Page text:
Simon Westbrook
Title: CFO
Company: Aargo Inc.
( CFO, Aargo Inc.) |

Mark, I may be coming into this discussion a little late, but your comments came up in a recent search. I would like to find out what success you, or other Profoormative members have had in trying to make contact with targetted CFOs using common links they come up with on Linked In. Obviously, reaching out indirectly through common links can be seen as adding weak links to the chain, and essentially any hits will likely still be seen as "cold call" by the victim CFO. I am wondering whether you can share any tips for increasing the response rate to such Linkedin requests and not just for employment networking but also for business development networking.

Topic Expert
Mark Richards
Title: VP Operations and Finance
Company: VP / CFO - Private Company
(VP Operations and Finance, VP / CFO - Private Company) |


I found using Linked is much like off-line networking, when you don't have an immediate connection for a 'warm' introduction, it all comes down to how you make a request that is forwarded via LinkedIn.

A quick aside, if you are in the same group on LinkedIn as the target CFO, you can send them a message (if they allow other group members to contact them). But again, the request is important.

Having worked in start-ups for the past five years, I've done loads of networking through LinkedIn to learn, find contacts, etc. from people outside my immediate network so I've had lots of practice (read: trial and error) in requesting networking help.

Creating the request:
1) The more specific the request, the more likely you'll get a response. People are very busy, so tightly defining what you want makes it easier for them to respond because they will understand the commitment you seek.

Your first sentence should define who you are and why you are reaching out to the person.

2) Start with learning - Regardless of purpose, my initial request is always to learn - I did this by defining the issue/problem that I was attempting to solve.

3)Why are you asking them - Identify what about them is of interest to you (industry, role, etc.)

4) Offer mutual networking - You need to show that you are just as willing to offer something in return.

5) What's the next step, is is a call, e-mail, - and ask them how to schedule on their terms.

6) Avoid putting them into the position to say 'no'. If your request is clear is not to ask for a job or decision, then it makes it easier for the person to accept.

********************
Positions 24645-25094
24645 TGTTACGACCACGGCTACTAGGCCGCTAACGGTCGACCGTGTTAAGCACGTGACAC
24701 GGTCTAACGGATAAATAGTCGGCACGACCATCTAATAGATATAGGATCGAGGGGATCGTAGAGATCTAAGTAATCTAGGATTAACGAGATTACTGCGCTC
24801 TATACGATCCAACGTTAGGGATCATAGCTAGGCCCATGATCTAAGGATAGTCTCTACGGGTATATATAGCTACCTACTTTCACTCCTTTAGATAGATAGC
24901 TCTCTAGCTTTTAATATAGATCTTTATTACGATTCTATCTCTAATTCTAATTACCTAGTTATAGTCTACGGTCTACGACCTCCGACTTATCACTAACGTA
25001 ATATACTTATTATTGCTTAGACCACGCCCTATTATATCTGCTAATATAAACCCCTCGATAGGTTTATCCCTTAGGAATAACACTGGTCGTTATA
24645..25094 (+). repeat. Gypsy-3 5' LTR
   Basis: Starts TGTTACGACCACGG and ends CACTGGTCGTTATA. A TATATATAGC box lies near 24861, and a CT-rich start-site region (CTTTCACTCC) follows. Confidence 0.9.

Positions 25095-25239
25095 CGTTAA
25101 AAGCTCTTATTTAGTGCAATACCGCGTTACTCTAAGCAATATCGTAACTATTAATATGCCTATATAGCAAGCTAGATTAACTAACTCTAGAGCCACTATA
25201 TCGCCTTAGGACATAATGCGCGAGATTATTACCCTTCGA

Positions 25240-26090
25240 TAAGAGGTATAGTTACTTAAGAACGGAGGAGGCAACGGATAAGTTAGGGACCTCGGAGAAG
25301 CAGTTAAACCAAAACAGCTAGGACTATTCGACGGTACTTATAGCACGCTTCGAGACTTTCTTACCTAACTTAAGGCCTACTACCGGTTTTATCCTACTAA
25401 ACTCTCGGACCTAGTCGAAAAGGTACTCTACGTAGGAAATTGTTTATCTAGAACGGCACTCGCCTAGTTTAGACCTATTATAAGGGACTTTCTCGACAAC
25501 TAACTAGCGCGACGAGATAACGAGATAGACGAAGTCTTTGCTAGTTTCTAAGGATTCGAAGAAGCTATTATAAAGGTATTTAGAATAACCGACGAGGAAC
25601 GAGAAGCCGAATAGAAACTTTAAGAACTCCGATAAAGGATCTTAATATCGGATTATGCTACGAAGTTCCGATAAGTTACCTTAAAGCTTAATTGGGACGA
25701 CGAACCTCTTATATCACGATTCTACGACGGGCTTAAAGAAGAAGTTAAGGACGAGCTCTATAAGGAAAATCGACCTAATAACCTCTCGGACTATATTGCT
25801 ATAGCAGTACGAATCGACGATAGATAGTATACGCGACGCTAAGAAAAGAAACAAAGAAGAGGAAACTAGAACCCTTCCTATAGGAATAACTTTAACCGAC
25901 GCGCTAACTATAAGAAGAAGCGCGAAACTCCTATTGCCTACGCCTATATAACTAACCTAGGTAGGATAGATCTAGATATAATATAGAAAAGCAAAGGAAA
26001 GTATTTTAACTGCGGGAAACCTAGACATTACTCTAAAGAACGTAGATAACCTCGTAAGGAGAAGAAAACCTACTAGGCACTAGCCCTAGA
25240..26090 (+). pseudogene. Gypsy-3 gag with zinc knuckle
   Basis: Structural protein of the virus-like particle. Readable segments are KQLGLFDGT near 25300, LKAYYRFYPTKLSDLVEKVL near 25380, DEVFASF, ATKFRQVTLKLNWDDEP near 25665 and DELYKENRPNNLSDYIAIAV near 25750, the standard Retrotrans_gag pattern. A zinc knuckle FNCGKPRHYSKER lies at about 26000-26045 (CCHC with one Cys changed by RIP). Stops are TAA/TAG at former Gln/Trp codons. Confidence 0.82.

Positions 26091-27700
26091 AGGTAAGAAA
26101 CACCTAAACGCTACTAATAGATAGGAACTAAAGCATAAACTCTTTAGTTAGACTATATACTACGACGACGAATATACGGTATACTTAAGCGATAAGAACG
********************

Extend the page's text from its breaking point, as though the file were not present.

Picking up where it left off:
Lastly, you need to accomplish this is just a few sentences. Because the message will likely be read on a smartphone - so the shorter the better.

For an example of a simple e-mail template, see Resources for "E-mail template - Setting up a Networking Meeting"

If your objective is business development, then the same rules apply - but at the beginning make it clear that this is an invitation to learn if you can do business together.

Hope this helps.


Simon Westbrook
Title: CFO
Company: Aargo Inc.
( CFO, Aargo Inc.) |

I take your point, but like everything else in life Linked-in CFOs etc come in all shapes and sizes, and respond to even the most expertly crafted requests in different ways depending on their mood, their personality, and other demands on their time. There is an awful lot of luck in getting a response: asking the right person at the right time in the right circumstances, so sometimes it is a questions of numbers. The more introduction requests you make, the more chances of a hit!
My question for you is this! Does a non response indicate a closed door? Should one try again after a reasonable period of waiting in time in the hope of hitting the right person at the right time, or will repeated attempts create a perception of nuisance, and therfore a more deeply ingrained disinclination to respond. If so what is a reasonable waiting time, and how many attempts would you consider making before giving up! Persistanmce can last for a very long time!

Topic Expert
Mark Richards
Title: VP Operations and Finance
Company: VP / CFO - Private Company
(VP Operations and Finance, VP / CFO - Private Company) |

While a well-crafted message improves your chances of response, it's still a cold-call, that's why working your network is critical.

My rule of thumb is three tries and if no response - move on. Keep the same message and don't alter it. I usually spaced out my messages about 10 days apart.

During the interim period, I still work my LinkedIn to find connections to the targeted CFO. If I get a connection, then I change my message to include the referral.

Alexander Haislip
Title: Author
Company: Independent
(Author, Independent) |

"On s’engage et puis ... on voit"

Commit yourself to a serious battle and then see what happens. In this case, the commitment is key. I've found it useful to construct a process for outreach, with a daily time set aside and self-imposed quotas to meet. Only then can you advance each day, on multiple fronts, until you achieve the victory of a callback.

Of course Napoleon would have been wiser had he not attempted a land war in Russia. Mark's practical suggestion of "three tries" before quitting seems like a reasonable way to avoid becoming mired in an impossible task.

I've sometimes found that changing tactics is valuable too. Intersperse emails with phone calls. You can frequently get to an executive's voicemail or to his or her personal assistant. It's another touch point that may make your request harder to ignore.